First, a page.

The tyrant shapes historical identity into a snare. The Church shapes history into a portrait of diversity. The saints are warriors and pacifists, kings and beggars, men and women, scholars and farmers, of every race and time period. It’s a picture of plurality of vocation with singularity of purpose. Rather than an identity built around perceived similarities in skin color, values, or shared narrative, the saints have almost nothing in common besides Christ. They offer a model for being whatever it is we’re to be, bound to God with the invisible substance of Christ’s presence.
The Church shapes history into a portrait of diversity. The saints are warriors and pacifists, kings and beggars, men and women, scholars and farmers, of every race and time period.
We will always look to saints in one form or another, but we must choose wisely. A good saint confesses their sin for all the world to see; a bad saint peddles their own virtue. A good saint reminds you that there are other, very different saints out there; a bad saint presents himself as savior. A good saint speaks ecstatically about the holiness and goodness of God; a bad saint focuses on the evils of humanity.
When it comes to peace-making, a redeemed historical consciousness is a new language of listening. It’s about listening for role models instead of facts.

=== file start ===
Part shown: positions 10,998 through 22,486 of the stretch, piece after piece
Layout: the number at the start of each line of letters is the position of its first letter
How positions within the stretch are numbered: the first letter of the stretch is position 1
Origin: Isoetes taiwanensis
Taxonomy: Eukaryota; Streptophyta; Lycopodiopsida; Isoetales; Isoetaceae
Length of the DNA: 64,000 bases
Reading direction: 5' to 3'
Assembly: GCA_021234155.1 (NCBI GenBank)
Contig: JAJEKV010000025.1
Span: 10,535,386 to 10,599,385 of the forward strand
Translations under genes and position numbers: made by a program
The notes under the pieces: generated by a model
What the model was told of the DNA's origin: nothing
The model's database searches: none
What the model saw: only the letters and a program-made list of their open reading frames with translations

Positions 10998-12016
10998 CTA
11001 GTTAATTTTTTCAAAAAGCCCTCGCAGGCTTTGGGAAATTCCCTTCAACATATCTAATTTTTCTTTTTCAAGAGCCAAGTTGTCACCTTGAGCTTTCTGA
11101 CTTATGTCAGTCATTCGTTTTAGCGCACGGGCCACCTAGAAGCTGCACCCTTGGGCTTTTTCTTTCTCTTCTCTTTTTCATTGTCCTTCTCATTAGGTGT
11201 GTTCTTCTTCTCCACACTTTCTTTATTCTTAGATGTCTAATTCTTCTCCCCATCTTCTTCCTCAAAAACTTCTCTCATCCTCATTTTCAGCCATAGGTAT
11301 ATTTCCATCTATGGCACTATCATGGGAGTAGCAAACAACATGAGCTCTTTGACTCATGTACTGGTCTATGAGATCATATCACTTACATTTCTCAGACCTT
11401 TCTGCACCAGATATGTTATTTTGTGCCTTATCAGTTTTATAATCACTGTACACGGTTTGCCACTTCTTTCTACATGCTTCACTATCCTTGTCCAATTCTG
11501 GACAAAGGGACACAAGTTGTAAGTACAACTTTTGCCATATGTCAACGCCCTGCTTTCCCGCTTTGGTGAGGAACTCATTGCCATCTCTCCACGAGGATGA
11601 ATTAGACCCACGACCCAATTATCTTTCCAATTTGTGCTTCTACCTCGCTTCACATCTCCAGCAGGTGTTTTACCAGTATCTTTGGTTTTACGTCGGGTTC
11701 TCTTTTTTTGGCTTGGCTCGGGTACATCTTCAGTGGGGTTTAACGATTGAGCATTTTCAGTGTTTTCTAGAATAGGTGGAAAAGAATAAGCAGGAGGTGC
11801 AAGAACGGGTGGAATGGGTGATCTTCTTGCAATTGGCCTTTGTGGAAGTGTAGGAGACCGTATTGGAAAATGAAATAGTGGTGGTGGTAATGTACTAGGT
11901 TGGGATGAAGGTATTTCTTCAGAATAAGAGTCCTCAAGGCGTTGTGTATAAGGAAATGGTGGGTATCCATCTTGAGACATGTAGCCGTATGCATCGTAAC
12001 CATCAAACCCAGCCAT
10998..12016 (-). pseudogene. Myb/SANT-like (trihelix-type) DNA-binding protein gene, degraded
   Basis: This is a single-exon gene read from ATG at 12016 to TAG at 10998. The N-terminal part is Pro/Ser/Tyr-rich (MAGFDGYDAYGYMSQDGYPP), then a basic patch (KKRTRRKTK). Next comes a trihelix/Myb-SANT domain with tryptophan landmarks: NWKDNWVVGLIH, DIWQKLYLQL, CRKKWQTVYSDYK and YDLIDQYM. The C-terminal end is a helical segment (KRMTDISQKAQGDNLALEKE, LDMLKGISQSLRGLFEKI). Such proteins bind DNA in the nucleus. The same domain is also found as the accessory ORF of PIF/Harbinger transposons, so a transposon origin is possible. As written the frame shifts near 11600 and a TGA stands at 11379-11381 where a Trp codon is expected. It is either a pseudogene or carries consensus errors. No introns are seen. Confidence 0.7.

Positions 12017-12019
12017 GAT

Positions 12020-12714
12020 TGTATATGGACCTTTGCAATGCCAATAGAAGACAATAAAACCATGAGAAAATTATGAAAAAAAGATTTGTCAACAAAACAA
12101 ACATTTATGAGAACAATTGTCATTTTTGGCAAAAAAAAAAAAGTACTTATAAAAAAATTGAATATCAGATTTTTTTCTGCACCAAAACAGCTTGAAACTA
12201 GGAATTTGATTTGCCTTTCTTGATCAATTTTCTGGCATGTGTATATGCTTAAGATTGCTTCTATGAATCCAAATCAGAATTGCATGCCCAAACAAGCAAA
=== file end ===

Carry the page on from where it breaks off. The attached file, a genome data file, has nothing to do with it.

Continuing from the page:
I fear especially for those with an intellectual bent, who will pursue fact at the expense of Truth. Academia taught me that our world is the culmination of beautiful ideas that resulted in bloodshed, Golden Ages built on the bones of the vulnerable, and that without those Golden Ages our life expectancy would be cut in half. True heroes go unsung, many monsters are trauma victims, and there are worse things than dictatorship. Future historians will think us simple, our greatest achievements will be forgotten, and we will all be judged by moral standards that don’t exist yet. For most of history, there were no tomatoes in Italian food. Basically, Ecclesiastes is real.
I don’t know how much hope or direction history really offers. I’ve lost the drive to share proper historical analysis. It’s depressing, and not particularly interesting.
I want people to know Perpetua and Felicity, master- and slave-turned-peers who were martyred hand-in-hand before an audience of perplexed, class-conscious Romans. I want them to know Saint Ambrose, who compelled an emperor to do public penance for his draconian excesses, or Saint Herman of Alaska and Bartolome de Las Casas who defended indigenous Americans from Russian and Spanish colonialism, or the Holy Fool Basil, who had a ministry of shoplifting and pulled a public bait-and-switch rebuke on Ivan the Terrible.
The bravery, loyalty, and dignity of Robert E. Lee can be found in their number, as well as the egalitarian message of Hamilton.
I want people to know Saint Herman of Alaska and Bartolome de Las Casas who defended indigenous Americans from Russian and Spanish colonialism…
“He chose David his servant and took him from the sheepfolds; from following the nursing ewes he brought him to shepherd Jacob his people, Israel his inheritance. With upright heart he shepherded them and guided them with his skillful hand.” -Psalm 78:70-72
Blue collar, rustic “shepherd” is an odd title for a monarch in an age where rulers fashioned heroic or divine origin stories for themselves, but of all the titles David could have taken, he chose this. And it’s perhaps by this, with both slain Goliath and Uriah in mind, that we should define ourselves: equal parts darkness and a shepherd, the complicated and the redeemed.